FROM LITTLE ACORNS: A HISTORY OF UPS

by Ann Armbrecht

UpS was founded with an 8 by 11 flier that said, “Join United Plant Savers, an organization dedicated to the preservation of native medicinal plants ” and was distributed at the 4th International Herb Symposium. “UpS wasn’t anything at the time,” Rosemary Gladstar said. “It was just a piece of paper. But I got a tremendous response and so I knew I had to do something.”

UpS Board members and friends do a re-planting project, Hawaii
UpS Board members and friends do a re-planting project, Hawaii

At that conference in 1994, Rosemary called together a group of individuals to talk about whether others were concerned about the health of native medicinal plant populations and, if so, what should be done. “It was really an eclectic group of people,” Rosemary remembered. “In fact several people told me there was no way it would work because there was too much diversity. We had large manufacturers as well as small home businesses, wildcrafters and farmers, as well as people representing big industry. But the diversity worked. People came together in a very heartful way. They were all very committed. We found that people had been asking this question; they were already concerned. And with this concern they brought this heartfulness and that was the key.”

“Whenever we got into areas that were more conflicted, around whether or not to oppose wildcrafting or the pros and cons of big business, we would always be able to come back to the point that our primary concern was the plants. As long as we kept that as our focus, we’d be guided. And that really has been our guiding focus.”

“As we went around at that first meeting it became very clear that this was a problem. Our discussion was very non-scientific. We got a lot of criticism from the scientific community, which is valid – we didn’t have scientific rigor. But what we did have was personal contact coming from lots of individuals and long term contact, people who had been out there for thirty years noticing that plant communities were not as vital as they had been.”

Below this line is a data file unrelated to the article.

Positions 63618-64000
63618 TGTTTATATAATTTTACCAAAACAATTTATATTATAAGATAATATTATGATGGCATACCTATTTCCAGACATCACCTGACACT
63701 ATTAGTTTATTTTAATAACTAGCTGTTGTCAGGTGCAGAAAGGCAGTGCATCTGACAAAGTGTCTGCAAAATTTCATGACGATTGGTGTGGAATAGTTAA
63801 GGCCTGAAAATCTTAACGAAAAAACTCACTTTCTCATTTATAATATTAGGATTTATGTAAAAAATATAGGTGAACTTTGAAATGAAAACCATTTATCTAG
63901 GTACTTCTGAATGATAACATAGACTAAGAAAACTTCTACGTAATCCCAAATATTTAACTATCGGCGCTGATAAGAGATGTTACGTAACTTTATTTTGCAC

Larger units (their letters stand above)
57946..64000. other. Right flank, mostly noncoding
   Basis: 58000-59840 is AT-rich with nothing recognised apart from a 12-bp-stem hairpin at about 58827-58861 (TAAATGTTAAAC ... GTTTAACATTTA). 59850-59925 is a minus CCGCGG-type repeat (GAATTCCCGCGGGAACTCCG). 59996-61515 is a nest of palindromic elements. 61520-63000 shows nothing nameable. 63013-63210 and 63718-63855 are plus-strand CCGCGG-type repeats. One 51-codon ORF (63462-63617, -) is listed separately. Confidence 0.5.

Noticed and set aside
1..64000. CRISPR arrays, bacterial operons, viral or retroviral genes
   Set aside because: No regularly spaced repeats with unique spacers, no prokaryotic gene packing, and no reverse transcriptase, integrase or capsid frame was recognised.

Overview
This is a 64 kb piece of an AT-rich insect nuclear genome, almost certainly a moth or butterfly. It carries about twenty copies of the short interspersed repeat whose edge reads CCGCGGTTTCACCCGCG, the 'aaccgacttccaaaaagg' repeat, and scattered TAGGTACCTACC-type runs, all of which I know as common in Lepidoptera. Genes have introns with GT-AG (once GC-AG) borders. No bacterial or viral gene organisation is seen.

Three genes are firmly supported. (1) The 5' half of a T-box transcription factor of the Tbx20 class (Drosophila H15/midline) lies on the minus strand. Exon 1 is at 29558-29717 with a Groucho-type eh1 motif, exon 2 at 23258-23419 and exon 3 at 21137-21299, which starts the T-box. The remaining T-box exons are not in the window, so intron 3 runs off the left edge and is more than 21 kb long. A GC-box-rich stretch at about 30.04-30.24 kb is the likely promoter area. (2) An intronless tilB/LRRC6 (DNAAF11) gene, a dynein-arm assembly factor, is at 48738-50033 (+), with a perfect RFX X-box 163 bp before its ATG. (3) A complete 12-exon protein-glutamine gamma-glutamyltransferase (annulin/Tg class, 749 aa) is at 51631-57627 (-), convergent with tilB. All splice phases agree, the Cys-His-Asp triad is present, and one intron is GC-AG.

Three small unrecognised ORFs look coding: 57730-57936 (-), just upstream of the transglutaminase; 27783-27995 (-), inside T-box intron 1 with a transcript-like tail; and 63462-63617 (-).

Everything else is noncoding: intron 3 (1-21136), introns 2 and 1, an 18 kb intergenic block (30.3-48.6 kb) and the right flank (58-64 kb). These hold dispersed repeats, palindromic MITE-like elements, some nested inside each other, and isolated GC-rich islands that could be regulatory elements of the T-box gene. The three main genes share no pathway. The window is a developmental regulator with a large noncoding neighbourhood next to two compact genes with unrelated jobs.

Executive Board members and friends at Breitenbush Hot Springs
Executive Board members and friends at Breitenbush Hot Springs

A year later the group met again the day after the Green Nations gathering. Pam Montgomery remembered, “It was an exciting time. I can picture the whole scene, a sunny spot in the Catskill Mountains and I remember being very inspired by the idea that we could actually participate in doing something about conservation of plants before it got to be a real problem.”

“It often seems that concerns come in through the back door, only after you realize something is already gone, when it is already too late. Our idea was to look at this now when we really had a chance to do something and make an impact. It was really exciting to think that we were doing this in a way that might be new and different.”

The group decided that UpS should focus on educating people about plants and the pressures from loss of habitat, over-harvesting, and market demand. They decided to look for ways to support the sustainable harvesting of herbs rather than call for a moratorium on wildcrafting.

“In the beginning when we made this announcement, there was a lot of nervousness about what we were doing. We were talking about how people made their livelihood and we had to make sure we weren’t perceived as a threat. Most people involved in the herbal world are there because of an interest in herbs, not necessarily because they are interested in conservation. And many people who had herb programs also sold herbs, so they didn’t really want to raise questions about conservation. So UpS had to be very thoughtful as we wanted to include people who were involved in all aspects of the herbal world, not just those interested in cultivating and conserving herbs.”